Kevin S. Connerty
Axia College at University of Phoenix
Drug Influence on Early Beat Poetry
“I saw the best minds of my generation destroyed by madness, starving hysterical naked, dragging themselves through the Negro streets at dawn looking for an angry fix, angel headed hipsters burning for the ancient heavenly connection to the starry dynamo in the machinery of night . . .” --Allen Ginsberg, "Howl"
The evolution of beat poetry came shortly after World War II. The war had left certain literary minds questioning mainstream politics and culture. The literary minds concerned would soon be known as the Beat Generation, which was comprised of writers who went against the norms of conventional writing to express their interest in defying mainstream culture. Although beat poetry is known in the literary community as a radical approach to literary genius, there is evidence to show that early beat poets such as Allen Ginseberg, Neal Cassady, and William Burroughs may have been influenced and affected by marijuana, amphetamines, and opiates while creating the literature that is now considered the foundation of beat poetry. Marijuana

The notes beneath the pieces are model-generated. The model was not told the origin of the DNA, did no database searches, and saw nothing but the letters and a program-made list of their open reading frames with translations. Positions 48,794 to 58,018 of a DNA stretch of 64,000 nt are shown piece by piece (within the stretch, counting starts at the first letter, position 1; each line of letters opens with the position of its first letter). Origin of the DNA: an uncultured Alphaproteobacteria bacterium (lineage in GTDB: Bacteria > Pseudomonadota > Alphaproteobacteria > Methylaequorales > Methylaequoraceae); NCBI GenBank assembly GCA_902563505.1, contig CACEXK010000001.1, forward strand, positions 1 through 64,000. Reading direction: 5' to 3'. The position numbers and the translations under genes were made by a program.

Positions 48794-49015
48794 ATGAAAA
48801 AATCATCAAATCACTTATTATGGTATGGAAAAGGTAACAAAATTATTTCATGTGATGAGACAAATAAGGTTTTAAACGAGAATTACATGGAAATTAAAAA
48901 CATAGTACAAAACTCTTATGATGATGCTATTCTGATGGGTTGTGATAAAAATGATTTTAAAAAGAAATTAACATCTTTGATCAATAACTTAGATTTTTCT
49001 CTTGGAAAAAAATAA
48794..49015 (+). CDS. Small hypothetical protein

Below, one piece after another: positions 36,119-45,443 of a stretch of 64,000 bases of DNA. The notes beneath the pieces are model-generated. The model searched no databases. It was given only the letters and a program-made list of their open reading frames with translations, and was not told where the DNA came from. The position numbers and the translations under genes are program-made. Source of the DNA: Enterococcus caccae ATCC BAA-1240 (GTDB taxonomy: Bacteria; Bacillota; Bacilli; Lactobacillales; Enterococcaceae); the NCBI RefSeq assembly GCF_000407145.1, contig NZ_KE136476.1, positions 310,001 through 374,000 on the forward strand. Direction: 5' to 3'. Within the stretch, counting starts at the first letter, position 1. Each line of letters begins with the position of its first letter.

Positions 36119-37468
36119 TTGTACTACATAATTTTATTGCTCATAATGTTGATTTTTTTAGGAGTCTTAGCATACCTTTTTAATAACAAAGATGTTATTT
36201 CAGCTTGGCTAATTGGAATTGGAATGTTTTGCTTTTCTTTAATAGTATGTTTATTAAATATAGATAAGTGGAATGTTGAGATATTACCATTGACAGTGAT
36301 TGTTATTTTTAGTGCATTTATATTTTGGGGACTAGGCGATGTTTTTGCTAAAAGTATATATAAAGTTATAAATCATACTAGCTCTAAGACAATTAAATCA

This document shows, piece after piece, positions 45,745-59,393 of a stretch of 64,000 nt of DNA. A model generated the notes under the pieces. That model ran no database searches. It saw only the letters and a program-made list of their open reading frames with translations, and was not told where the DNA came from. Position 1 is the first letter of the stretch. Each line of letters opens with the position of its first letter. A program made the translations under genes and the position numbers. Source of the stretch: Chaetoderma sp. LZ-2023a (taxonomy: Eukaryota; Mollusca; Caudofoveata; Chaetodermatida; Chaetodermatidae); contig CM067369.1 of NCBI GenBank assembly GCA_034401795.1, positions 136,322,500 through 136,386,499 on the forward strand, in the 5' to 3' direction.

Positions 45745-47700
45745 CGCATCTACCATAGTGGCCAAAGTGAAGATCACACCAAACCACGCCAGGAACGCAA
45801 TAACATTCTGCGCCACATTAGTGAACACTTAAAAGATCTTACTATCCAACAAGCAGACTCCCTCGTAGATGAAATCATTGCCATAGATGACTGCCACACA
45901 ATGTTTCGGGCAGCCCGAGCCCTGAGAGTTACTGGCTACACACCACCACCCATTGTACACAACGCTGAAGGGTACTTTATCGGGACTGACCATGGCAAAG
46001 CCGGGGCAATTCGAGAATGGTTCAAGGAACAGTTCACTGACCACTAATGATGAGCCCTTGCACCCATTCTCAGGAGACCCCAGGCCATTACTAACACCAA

Marijuana may have played a part in the creative process for early Beat poets such as Allen Ginsberg, one of the founding fathers of the Beat movement. Allen Ginsberg was a radical and was seen as a guru of his time. As a Columbia University graduate, Ginsberg wrote poems mostly commenting on his disapproval of middle and upper class morals. His use of profane and sexual language made him a staple in the early years of beat poetry.
Ginsberg was open about many things including his homosexuality and his use of the drug marijuana. At local public happenings, Ginsberg would smoke pot, chant, and read poetry (pictured below). In his poem “America,” Ginsberg states; “I smoke marijuana every chance I get.” Marijuana contains THC (delta-9-tetrahydrocannabinol), a mild...